David Poile and the Nashville Predators checked off one of the things on their offseason to-do list on Monday afternoon. They signed Jeremy Lauzon, who came into the offseason as a restricted free agent, to a four-year, $8M contract that will run through the 2025-2026 season.
Lauzon is someone whose acquisition was originally much maligned by Predators fans. The team was looking to get deeper on the third defensive pairing, preferably something that would have been a low-cost, low-risk buy.
But they ended up throwing a second-round pick at Lauzon, which was looked at as a pure desperation move at the time of the trade.
Poile explained that he looked at Lauzon as someone who could be a future piece for the team, and he stayed true to his word by locking him up for an additional four years. So it is at least a good thing to know that the second-round pick that was given up will not just go to waste.
As far as the contract itself goes, at first glance, four years is a bit long for a third-pairing defenseman. For guys like that, two or three years is usually an appropriate length, especially because third-pairing defensemen are usually a dime a dozen in free agency in any given year.
That being said, the $2M AAV is just fine, and the length is understandable given the history of the Predators and Lauzon himself. Before this past year and even through some of it, the third pairing on defence had been an absolute mess.
It was a painfully revolving door from year to year to year, with guys like Dan Hamhuis, Jarred Tinordi, Erik Gudbranson, and Ben Harpur hemorrhaging undeserved minutes. With Lauzon locked up for the next few seasons, the Predators now have more breathing room, and especially with Mark Borowiecki under contract for next year, the third pair should not be an issue for a while.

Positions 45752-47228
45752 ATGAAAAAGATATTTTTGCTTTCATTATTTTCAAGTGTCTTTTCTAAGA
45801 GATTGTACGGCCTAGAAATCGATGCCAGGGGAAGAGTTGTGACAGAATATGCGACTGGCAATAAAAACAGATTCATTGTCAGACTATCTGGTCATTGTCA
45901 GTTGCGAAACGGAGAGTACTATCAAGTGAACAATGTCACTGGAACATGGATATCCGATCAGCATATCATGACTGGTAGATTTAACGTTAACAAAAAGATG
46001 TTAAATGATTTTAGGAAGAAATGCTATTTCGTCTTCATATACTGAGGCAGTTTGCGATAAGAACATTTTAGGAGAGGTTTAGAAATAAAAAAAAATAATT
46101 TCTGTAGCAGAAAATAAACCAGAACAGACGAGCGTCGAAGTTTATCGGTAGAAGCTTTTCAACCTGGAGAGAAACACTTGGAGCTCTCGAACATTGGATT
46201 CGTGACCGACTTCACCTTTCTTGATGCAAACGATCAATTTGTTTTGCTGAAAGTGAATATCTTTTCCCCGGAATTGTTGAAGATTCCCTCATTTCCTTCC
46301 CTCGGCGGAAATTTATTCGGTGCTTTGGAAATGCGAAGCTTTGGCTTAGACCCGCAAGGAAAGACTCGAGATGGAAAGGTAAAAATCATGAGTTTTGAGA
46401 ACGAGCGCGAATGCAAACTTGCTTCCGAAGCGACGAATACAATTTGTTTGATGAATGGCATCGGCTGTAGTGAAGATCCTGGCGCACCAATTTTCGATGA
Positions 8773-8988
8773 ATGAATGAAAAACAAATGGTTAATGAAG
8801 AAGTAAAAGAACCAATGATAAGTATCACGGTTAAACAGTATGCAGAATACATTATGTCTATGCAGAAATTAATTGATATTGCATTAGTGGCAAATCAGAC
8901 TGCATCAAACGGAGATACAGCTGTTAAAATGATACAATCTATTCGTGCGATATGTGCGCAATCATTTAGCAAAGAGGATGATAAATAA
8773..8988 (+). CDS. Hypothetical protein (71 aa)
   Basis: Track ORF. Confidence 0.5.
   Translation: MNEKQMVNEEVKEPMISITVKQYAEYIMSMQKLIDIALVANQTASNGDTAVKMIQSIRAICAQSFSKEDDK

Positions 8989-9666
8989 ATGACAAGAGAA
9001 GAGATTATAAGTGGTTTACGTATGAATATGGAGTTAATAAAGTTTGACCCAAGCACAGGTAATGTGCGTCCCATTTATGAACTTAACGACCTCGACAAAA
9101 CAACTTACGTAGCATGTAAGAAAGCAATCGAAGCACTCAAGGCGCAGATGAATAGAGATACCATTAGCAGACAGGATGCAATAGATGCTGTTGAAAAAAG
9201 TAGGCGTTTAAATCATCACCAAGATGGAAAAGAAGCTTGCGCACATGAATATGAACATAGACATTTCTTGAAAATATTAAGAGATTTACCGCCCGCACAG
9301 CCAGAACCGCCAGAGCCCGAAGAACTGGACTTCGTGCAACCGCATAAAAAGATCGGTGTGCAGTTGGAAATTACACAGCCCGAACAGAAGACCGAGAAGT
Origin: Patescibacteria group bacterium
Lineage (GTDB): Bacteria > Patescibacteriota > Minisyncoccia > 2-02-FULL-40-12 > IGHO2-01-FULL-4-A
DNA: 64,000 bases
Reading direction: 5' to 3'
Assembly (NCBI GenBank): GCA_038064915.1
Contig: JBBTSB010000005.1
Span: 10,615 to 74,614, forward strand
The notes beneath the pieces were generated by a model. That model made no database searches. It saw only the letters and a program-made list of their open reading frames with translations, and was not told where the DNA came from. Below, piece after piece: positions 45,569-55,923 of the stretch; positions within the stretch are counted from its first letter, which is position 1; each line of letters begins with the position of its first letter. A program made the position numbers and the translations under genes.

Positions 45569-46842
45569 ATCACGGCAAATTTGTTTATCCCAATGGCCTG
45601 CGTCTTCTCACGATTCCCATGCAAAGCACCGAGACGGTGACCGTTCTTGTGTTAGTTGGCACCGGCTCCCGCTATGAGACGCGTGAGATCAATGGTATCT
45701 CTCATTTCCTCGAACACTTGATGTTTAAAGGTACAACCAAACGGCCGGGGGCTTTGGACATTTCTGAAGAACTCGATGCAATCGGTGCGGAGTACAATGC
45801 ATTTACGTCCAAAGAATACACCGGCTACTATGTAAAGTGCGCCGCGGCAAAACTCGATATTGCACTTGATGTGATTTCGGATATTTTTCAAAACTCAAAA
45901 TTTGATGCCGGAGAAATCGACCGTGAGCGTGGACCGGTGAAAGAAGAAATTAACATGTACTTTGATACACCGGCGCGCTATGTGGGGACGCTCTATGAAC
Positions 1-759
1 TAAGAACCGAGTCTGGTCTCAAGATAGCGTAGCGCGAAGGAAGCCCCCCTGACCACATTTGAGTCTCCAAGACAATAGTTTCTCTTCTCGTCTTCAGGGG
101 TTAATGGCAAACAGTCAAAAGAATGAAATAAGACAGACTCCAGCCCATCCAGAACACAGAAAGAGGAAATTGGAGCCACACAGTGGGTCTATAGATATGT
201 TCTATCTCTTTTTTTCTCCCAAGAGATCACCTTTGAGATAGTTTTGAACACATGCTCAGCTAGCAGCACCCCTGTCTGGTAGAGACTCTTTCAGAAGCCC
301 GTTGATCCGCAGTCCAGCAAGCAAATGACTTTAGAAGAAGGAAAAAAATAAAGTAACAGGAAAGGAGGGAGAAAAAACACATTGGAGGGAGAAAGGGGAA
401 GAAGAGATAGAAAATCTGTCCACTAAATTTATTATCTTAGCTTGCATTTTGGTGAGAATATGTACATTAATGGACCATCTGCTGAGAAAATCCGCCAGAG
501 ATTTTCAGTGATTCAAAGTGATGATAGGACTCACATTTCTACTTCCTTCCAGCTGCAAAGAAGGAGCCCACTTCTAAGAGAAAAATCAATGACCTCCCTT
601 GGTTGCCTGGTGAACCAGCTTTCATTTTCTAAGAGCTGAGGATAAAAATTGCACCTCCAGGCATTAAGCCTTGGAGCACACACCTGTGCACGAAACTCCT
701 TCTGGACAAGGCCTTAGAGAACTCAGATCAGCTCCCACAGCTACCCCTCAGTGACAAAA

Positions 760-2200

Lauzon also is not like most third-pairing defensemen in the NHL, and that is mainly because he is 25 years old and has a legitimate chance to improve throughout his contract. He also showed in the few games he played for the Predators this past year that he has a shot to be feared, which is a huge asset that most bottom two defensemen do not have.
He made some mistakes for the Predators this year, and his time in Seattle was not the least bit encouraging, but it is important to note that he is not being signed to do what he did in Seattle. He showed that he can handle the task he is now being signed for in Nashville, so the team and fans should feel good about what he will bring to the ice.
And even if the contract is not perfect, these are not the contracts that kill teams and their futures. He is signed for super cheap, and the length is still not completely out of the ordinary even though it is not great, so it is not worth losing sleep over this one.
This also has no bearing on the rest of the Predators’ offseason plans, as the AAV on the deal is about what was expected, and the team still has over $21M to spend. As far as how this impacts the team’s defensive core, this shows that Poile has essentially admitted failure on the acquisition of Philippe Myers last offseason, making the trade involving Ryan Ellis essentially a straight swap for Cody Glass.
The team has a lot of options between their current roster and what they have in Milwaukee, so it will be interesting to see what they decide to do with all of them. They most likely cannot keep everyone, so some tough decisions will have to be made.
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